• What to do with Percy Harvin? This guy is an enigma to me. He’s a dangerous player with the ball in his hands, yet I always am left with the feeling after a Vikings game that the coaching staff didn’t do enough to get the ball in his hands. Or that Harvin didn’t do enough to get the ball in his hands. Why is that? Am I alone? He seems to be logging more snaps at running back to give Adrian Peterson a breather, and I think that’s a good move. Don’t get me wrong: I don’t think Harvin should be a No. 1 receiver. But he’s certainly a capable playmaker. Can Ponder and Harvin develop some chemistry in the passing game as the season winds down?
  • A defense in need of big plays. The Vikings lack playmakers on defense. This was something that I heard KFAN’s Dan Barreiro say a couple weeks back, and he’s absolutely right. Besides Jared Allen – who has had a dominant season the defensive front – who else is a Vikings’ playmaker on defense? Minnesota’s six interceptions are tied for fifth-fewest in the NFL. Let’s take it a step further. Look around the NFC North, specifically the defenses. Green Bay has Charles Woodson and Clay Matthews. Even Charlie Peprah has 4 INTs. Detroit has Ndamukong Suh. Cliff Avril has 6 sacks. Chris Houston has 4 INTs. Chicago has Brian Urlacher, Julius Peppers, Lance Briggs, Charles Tillman, etc. The Vikings just don’t have enough playmakers on defense to compete in the division.

I could go on. Feel free to add to this list in the Comments section.

 

Was Saturday proof that BCS works? No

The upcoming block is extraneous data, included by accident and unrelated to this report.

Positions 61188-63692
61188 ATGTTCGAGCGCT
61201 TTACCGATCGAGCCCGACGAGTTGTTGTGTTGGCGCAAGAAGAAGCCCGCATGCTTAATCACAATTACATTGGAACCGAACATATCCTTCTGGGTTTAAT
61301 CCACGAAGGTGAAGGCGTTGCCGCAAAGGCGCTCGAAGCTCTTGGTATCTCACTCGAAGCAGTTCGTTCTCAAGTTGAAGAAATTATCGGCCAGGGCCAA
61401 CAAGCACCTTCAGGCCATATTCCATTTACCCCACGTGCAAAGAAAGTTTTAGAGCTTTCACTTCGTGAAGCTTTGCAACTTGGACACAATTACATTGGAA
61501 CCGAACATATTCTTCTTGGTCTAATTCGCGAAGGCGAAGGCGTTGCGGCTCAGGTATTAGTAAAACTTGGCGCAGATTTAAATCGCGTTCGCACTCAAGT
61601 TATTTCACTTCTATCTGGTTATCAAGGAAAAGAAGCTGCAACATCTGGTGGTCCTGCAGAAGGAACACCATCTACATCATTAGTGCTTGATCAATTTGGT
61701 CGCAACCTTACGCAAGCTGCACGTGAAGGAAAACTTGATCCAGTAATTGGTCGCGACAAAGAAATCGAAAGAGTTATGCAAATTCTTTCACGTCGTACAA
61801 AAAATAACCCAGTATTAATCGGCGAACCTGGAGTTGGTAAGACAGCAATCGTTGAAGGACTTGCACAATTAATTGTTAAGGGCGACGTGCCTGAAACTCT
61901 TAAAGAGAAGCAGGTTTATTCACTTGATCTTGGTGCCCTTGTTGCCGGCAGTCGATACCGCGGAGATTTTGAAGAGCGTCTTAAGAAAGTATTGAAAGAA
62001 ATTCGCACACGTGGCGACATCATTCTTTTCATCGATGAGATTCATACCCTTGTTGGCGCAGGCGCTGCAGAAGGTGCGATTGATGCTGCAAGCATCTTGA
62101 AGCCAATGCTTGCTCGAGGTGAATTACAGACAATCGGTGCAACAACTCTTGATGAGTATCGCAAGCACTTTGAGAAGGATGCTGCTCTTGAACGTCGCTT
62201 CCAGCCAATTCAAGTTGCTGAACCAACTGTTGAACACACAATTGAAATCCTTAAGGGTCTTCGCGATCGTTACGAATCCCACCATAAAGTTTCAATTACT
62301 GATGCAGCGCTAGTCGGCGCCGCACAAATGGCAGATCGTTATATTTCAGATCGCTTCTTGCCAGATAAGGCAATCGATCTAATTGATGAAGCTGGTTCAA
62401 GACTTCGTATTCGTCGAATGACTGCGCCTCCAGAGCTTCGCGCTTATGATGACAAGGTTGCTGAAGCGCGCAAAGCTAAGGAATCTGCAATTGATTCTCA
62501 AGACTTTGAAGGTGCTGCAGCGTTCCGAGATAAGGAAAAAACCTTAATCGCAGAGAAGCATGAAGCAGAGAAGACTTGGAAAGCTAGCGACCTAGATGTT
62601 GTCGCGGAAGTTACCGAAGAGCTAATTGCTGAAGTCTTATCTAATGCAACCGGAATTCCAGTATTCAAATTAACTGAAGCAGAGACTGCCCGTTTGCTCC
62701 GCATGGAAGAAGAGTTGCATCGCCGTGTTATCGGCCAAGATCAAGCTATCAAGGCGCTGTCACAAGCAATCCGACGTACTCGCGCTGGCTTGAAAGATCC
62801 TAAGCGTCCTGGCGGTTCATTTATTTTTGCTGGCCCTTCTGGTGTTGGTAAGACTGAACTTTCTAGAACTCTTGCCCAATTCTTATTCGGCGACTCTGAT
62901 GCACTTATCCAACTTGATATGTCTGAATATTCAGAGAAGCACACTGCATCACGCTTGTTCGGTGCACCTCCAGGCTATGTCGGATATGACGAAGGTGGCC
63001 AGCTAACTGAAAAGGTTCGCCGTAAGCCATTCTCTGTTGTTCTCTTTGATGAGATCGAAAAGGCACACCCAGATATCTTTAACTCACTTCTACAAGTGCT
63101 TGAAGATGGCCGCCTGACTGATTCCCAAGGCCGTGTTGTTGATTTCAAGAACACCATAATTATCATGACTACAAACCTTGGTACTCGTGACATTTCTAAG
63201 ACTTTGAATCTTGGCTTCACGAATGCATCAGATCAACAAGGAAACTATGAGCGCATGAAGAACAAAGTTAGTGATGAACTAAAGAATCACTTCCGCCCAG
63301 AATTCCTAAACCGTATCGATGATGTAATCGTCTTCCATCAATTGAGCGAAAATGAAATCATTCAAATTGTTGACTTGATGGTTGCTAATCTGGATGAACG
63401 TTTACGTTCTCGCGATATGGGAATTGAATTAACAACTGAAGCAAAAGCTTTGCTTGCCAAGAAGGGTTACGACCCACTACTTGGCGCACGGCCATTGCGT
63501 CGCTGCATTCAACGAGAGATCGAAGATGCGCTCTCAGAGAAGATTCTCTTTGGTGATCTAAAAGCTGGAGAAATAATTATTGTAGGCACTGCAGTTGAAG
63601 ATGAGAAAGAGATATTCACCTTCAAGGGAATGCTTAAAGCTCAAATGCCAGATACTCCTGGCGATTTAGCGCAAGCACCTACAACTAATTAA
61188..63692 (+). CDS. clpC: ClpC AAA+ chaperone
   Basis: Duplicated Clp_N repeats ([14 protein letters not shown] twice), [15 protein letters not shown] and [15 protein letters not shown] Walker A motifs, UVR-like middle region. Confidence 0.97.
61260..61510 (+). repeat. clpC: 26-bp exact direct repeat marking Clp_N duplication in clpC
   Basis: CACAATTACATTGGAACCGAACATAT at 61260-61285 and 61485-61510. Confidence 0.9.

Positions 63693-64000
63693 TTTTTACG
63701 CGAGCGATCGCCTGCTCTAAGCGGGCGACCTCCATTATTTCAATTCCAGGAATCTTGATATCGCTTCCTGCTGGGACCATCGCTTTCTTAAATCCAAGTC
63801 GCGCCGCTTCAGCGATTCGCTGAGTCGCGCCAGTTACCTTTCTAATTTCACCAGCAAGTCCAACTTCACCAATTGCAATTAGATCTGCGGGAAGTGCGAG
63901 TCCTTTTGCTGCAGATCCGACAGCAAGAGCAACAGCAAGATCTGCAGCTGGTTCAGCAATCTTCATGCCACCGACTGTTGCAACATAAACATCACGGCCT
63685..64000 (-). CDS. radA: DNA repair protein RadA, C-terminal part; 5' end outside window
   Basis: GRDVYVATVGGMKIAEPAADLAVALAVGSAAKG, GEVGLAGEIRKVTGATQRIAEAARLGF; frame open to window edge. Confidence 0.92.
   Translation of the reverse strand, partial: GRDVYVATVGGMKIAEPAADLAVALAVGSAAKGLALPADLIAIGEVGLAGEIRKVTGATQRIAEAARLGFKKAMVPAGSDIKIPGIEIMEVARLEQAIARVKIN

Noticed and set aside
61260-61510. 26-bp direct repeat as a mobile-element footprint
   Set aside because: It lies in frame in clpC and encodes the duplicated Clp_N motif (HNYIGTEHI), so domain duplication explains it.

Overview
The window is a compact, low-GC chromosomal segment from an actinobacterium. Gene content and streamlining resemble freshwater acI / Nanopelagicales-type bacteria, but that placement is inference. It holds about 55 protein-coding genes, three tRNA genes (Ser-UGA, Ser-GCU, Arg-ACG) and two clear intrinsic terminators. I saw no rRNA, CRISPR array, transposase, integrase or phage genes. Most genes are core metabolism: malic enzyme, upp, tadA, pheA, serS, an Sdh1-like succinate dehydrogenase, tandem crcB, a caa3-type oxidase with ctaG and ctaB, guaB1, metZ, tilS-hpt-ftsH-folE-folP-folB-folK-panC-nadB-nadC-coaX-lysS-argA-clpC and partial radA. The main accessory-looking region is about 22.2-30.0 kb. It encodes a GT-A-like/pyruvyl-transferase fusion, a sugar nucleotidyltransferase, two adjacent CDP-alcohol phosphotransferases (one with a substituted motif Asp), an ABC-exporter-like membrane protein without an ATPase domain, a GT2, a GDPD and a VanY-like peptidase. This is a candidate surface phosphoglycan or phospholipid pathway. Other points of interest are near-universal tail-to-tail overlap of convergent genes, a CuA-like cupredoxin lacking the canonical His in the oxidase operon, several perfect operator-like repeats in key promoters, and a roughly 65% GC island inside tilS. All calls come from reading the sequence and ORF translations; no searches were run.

What a day of college football on Saturday, huh? Of course, local fans got a chance to watch North Dakota State clinch a share of the Missouri Valley Football Conference title and secure an automatic berth in the Football Championship Subdivision playoff field.

But on the national level, it was the type of day rarely seen. Three of the top-five teams in the AP poll lost this weekend (No. 2 Oklahoma State lost Friday, while, No. 4 Oregon and No. 5 Oklahoma fell Saturday).

Of course, that left no shortage of pundits on “The Worldwide Leader” on Sunday morning suggesting that Saturday was proof that the Bowl Championship Series is good for college football. Those games Saturday were like playoff games, they say. I’d argue the only thing better than “like playoff games” are “playoff games” themselves, but nevertheless.

The point was made – and has been made many times before – that a playoff system would ruin college football’s exciting regular season.

So I turn to you, Bison fans? Cheering for an FCS team that is in a playoff field, what do you think of the Bowl Championship Series system?